This week my attention was caught by a battle not in our usual fields (nor on land at all), but important none the less.
As children in the ‘60s, we swam and fished in the River Dart, which runs past our farm, without worry. We took it for granted. But by the early ‘80s, few people would risk swimming; in quieter stretches, the riverbed became covered in up to a foot of brown algal growth.
Sitting with a notorious local poacher in the early hours while he plied his trade, the reason became obvious: the river changed colour and developed a horrendous stench as the local sewage plant opened its gates under cover of darkness. Soon the river was dead, and most of the fish gone. If you wanted to swim, you went to a pool or drove upstream. Life was poorer.
Then, in 1989, Thatcher privatised South West Water. Whether through better management, access to private capital, better regulation by the Environment Agency, or the threat of legal action from Europe, our river became cleaner. Water bills rose hugely, but it seemed to work; farmers built better storage for slurry, and sewage treatment became much more effective.
Today, you can again see families picnicking by the river and swimming on sunny days. I find that I have once more started to take this amenity for granted. But behind the scenes, things are changing. After decades of raking in billions in profit for shareholders, water companies have failed to invest in vital infrastructure – and across the UK, our sewage system is now unfit for purpose.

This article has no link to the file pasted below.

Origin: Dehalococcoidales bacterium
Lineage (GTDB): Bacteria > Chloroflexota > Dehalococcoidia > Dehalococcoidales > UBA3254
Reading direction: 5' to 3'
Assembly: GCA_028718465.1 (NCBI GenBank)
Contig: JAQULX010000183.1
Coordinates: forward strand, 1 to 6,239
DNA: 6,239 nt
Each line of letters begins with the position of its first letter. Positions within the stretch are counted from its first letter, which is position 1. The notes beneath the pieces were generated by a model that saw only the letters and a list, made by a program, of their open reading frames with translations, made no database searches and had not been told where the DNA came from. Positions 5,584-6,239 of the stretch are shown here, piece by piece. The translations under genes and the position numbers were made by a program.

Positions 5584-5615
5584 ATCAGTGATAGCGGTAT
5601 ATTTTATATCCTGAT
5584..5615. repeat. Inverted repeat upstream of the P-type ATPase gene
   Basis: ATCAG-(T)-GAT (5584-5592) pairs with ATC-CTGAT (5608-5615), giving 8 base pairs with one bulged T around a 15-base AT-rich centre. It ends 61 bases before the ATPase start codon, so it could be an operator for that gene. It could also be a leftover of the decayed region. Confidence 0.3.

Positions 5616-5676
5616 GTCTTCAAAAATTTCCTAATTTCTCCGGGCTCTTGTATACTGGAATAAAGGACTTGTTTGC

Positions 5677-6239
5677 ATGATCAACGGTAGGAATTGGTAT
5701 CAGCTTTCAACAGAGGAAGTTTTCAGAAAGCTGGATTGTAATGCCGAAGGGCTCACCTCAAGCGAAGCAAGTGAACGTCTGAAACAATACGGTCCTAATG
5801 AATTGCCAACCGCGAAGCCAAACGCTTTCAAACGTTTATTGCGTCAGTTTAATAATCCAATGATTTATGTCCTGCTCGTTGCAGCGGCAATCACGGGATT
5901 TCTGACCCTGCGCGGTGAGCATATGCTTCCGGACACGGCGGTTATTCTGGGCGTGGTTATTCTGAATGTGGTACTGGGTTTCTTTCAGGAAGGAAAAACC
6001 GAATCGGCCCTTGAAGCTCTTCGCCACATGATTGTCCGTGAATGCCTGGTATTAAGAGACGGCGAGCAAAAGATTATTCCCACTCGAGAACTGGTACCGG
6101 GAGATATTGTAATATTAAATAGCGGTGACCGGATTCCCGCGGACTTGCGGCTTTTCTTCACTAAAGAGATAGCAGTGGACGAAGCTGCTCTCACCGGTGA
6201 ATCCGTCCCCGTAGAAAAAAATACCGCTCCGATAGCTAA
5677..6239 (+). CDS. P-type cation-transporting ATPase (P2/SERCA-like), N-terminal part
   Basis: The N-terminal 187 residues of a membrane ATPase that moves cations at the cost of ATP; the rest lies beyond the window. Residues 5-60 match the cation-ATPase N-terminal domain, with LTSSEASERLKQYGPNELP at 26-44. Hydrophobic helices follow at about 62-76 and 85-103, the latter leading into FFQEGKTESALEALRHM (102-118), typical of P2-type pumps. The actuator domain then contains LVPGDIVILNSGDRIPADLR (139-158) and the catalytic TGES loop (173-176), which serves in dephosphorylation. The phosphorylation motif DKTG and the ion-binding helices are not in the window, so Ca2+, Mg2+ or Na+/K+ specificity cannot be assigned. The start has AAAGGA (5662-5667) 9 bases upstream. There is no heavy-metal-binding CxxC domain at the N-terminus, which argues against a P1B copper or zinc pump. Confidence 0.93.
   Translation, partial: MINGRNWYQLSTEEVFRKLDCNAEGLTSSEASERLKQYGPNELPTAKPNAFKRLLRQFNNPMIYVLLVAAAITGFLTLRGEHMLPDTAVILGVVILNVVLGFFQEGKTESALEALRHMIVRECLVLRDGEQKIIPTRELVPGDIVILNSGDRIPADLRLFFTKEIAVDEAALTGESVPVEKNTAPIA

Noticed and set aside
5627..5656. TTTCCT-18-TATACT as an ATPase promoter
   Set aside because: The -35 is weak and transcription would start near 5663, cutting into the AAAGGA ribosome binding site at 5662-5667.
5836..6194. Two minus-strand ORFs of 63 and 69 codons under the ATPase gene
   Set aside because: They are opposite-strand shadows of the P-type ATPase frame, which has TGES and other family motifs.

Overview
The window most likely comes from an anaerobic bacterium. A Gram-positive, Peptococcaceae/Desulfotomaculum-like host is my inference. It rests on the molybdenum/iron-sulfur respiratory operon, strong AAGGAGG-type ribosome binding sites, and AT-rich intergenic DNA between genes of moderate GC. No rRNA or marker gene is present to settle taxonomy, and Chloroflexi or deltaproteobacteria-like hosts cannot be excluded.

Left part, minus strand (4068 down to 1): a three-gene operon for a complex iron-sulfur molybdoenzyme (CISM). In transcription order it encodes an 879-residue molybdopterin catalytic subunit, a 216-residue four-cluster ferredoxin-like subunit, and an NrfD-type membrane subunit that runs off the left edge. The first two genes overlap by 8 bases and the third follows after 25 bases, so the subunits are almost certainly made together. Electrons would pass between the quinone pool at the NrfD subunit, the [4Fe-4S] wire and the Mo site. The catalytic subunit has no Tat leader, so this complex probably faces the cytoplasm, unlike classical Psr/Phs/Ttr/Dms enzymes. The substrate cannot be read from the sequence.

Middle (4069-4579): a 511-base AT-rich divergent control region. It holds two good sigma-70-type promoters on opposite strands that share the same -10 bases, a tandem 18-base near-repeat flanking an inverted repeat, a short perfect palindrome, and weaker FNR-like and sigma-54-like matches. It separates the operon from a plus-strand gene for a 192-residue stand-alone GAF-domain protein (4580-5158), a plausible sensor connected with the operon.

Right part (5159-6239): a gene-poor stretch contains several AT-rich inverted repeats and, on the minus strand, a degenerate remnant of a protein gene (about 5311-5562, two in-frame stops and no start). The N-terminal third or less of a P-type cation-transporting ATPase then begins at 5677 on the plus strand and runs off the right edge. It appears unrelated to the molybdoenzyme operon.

We are told the investment needed to meet water standards is too high. But the truth is that more has been extracted in dividends than invested in improvements; one recent report found that South West Water had an average 27 per cent profit margin over ten years. In 2020, there were over 400,000 discharges of untreated sewage into English waters, and the UK ranks last in EU countries for bathing water quality.
Unbelievably, MPs recently voted to drop a new amendment to the Environment Bill that would force water companies to stop raw sewage entering our waters.
Thanks to campaigners led by Surfers Against Sewage, at the time of writing huge public pressure has almost overturned this vote, in what would be one of the greatest wins for the protection of water quality ever. This (I hope) victory shows how much we can achieve when we speak up to protect our natural world, and the power of collective action. You can learn more and find the latest news at sas.org.uk/EndSewagePollution-SewageBill.